map = Ker.limiting (Coker.coeq f) {e′ = proj′} $sym path  The existence of the map $f'$, and indeed of the maps $p$ and $i$, follow from the universal properties of kernels and cokernels. The map $p$ is the canonical quotient map $A \to \coker(f)$, and the map $i$ is the canonical subobject inclusion $\ker(f) \to B$. A pre-abelian category is abelian when the map $f'$ in the above decomposition is an isomorphism. record is-abelian {o ℓ} (C : Precategory o ℓ) : Type (o ⊔ lsuc ℓ) where field has-is-preab : is-pre-abelian C open is-pre-abelian has-is-preab public field coker-ker≃ker-coker : ∀ {A B} (f : Hom A B) → is-invertible (decompose f .fst)  This implies in particular that any monomorphism is a kernel, and every epimorphism is a cokernel. Let’s investigate the case for “every mono is a kernel” first: Suppose that $f : A \mono B$ is some monomorphism; We’ll show that it’s isomorphic to $\ker (\coker f)$ in the slice category $\ca{A}/B$.  module _ {A B} (f : Hom A B) (monic : is-monic f) where private module m = Cat (Slice C B)  The map $A \to \ker (\coker f)$ is obtained as the composite $A \xepi{p} \coker (\ker f) \cong \ker (\coker f)\text{,}$ where the isomorphism is our canonical map from before.  f→kercoker : m.Hom (cut f) (cut (Ker.kernel (Coker.coeq f))) f→kercoker ./-Hom.map = decompose f .fst ∘ Coker.coeq (Ker.kernel f) f→kercoker ./-Hom.commutes = sym (decompose f .snd)  Conversely, map $\ker (\coker f) \to A$ is the composite $\ker (\coker f) \cong \coker (\ker f) \to A\text{,}$ where the second map arises from the universal property of the cokernel: We can map out of it with the map $\ker f \mono A$, since (using that $f$ is mono), we have $0 = \ker f$ from $f0 = f\ker f$.  kercoker→f : m.Hom (cut (Ker.kernel (Coker.coeq f))) (cut f) kercoker→f ./-Hom.map = Coker.coequalise (Ker.kernel f) {e′ = id} (monic _ _ path) ∘ coker-ker≃ker-coker f .is-invertible.inv where abstract path : f ∘ id ∘ 0m ≡ f ∘ id ∘ Ker.kernel f path = f ∘ id ∘ 0m ≡⟨ ap (f ∘_) (eliml refl) ∙ ∘-zero-r ⟩≡ 0m ≡˘⟨ ∅.zero-∘r _ ∙ 0m-unique ⟩≡˘ (∅.zero→ ∘ Ker.kernel f) ≡˘⟨ Ker.equal f ⟩≡˘ f ∘ Ker.kernel f ≡⟨ ap (f ∘_) (introl refl) ⟩≡ f ∘ id ∘ Ker.kernel f ∎  This is indeed a map in the slice using that both isomorphisms and coequalisers are epic to make progress.  kercoker→f ./-Hom.commutes = path where lemma = is-coequaliser→is-epic (Coker.coeq _) (Coker.has-is-coeq _) _ _$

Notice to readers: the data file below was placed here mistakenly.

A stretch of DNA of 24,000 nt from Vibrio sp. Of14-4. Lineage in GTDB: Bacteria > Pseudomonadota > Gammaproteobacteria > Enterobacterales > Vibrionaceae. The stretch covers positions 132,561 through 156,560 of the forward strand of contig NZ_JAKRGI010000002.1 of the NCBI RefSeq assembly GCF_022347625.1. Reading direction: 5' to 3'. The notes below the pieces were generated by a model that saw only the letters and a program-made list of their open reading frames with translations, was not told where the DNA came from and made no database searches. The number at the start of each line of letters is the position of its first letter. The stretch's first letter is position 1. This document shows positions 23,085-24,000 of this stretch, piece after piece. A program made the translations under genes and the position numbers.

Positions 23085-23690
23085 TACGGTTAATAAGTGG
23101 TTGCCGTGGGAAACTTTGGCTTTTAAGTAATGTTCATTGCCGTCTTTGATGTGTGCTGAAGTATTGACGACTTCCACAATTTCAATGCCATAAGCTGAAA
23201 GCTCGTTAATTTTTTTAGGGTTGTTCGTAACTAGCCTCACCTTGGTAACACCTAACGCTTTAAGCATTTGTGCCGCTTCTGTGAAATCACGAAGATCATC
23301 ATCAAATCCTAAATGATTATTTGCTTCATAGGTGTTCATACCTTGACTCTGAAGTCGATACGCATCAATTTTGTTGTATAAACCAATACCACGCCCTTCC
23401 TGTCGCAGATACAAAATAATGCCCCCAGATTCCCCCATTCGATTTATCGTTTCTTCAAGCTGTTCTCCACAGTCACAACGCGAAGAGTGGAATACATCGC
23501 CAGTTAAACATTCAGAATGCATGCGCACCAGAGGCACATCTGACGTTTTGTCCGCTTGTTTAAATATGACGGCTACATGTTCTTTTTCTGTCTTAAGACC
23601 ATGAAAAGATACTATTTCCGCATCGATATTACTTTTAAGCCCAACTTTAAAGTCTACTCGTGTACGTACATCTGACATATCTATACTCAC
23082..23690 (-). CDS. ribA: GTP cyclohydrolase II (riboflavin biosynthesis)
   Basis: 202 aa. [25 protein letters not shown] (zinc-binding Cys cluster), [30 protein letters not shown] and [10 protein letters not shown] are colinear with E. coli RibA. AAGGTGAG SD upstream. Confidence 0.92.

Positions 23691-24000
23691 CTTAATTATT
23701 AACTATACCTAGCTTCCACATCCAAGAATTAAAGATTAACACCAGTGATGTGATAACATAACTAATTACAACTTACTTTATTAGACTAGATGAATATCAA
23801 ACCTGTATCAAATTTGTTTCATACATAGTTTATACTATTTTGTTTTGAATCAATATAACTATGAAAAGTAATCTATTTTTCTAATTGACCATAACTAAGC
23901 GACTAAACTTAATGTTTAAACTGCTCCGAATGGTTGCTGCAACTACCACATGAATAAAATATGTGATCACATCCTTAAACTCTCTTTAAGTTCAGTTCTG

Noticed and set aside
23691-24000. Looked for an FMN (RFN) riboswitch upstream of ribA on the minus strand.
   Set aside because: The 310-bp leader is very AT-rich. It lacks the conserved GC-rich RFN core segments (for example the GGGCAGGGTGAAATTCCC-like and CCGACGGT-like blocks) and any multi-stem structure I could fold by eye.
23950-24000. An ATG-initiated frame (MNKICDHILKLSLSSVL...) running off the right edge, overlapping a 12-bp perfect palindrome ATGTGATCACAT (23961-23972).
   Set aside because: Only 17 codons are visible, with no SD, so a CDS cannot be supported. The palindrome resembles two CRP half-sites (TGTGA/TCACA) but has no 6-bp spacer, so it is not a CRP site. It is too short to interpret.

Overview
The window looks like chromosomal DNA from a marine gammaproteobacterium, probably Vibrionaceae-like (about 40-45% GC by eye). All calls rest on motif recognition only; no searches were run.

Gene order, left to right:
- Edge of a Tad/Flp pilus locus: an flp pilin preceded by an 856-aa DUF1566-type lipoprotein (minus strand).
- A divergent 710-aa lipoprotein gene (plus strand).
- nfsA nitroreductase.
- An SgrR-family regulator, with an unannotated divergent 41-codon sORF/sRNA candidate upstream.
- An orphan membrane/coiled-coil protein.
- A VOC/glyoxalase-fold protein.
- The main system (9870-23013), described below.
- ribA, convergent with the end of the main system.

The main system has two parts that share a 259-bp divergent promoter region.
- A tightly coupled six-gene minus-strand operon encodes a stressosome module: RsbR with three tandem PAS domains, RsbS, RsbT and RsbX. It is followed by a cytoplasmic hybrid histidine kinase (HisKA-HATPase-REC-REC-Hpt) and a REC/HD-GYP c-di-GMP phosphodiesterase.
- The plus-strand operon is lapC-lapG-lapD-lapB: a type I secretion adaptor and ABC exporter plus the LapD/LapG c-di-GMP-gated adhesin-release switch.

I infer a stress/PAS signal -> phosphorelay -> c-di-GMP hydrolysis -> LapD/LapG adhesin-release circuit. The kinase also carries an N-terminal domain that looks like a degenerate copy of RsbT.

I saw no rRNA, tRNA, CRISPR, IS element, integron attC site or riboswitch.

pullr (Coker.universal _)
·· elimr refl
·· (decompose f .snd ∙ assoc _ _ _)

path =
invertible→epic (coker-ker≃ker-coker _) _ _ $(f ∘ Coker.coequalise _ _ ∘ _) ∘ decompose f .fst ≡⟨ ap₂ _∘_ (assoc _ _ _) refl ⟩≡ ((f ∘ Coker.coequalise _ _) ∘ _) ∘ decompose f .fst ≡⟨ cancelr (coker-ker≃ker-coker _ .is-invertible.invr) ⟩≡ f ∘ Coker.coequalise _ _ ≡⟨ lemma ⟩≡ Ker.kernel _ ∘ decompose f .fst ∎  Using the universal property of the cokernel (both uniqueness and universality), we establish that the maps defined above are inverses in $\ca{A}$, thus assemble into an isomorphism in the slice.  mono→kernel : cut f m.≅ cut (Ker.kernel (Coker.coeq f)) mono→kernel = m.make-iso f→kercoker kercoker→f f→kc→f kc→f→kc where f→kc→f : f→kercoker m.∘ kercoker→f ≡ m.id f→kc→f = /-Hom-path$
(decompose f .fst ∘ Coker.coeq _) ∘ Coker.coequalise _ _ ∘ _ ≡⟨ cancel-inner lemma ⟩≡
decompose f .fst ∘ _                                         ≡⟨ coker-ker≃ker-coker f .is-invertible.invl ⟩≡
id                                                           ∎
where
lemma = Coker.unique₂ _
{e′ = Coker.coeq (Ker.kernel f)}
{p = ∘-zero-r ∙ sym (sym (Coker.coequal _) ∙ ∘-zero-r)}
(sym (pullr (Coker.universal (Ker.kernel f)) ∙ elimr refl))
(introl refl)

kc→f→kc : kercoker→f m.∘ f→kercoker ≡ m.id
kc→f→kc = /-Hom-path \$
(Coker.coequalise _ _ ∘ _) ∘ decompose f .fst ∘ Coker.coeq _ ≡⟨ cancel-inner (coker-ker≃ker-coker f .is-invertible.invr) ⟩≡
Coker.coequalise _ _ ∘ Coker.coeq _                          ≡⟨ Coker.universal _ ⟩≡
id                                                           ∎


1. “multiplication”↩︎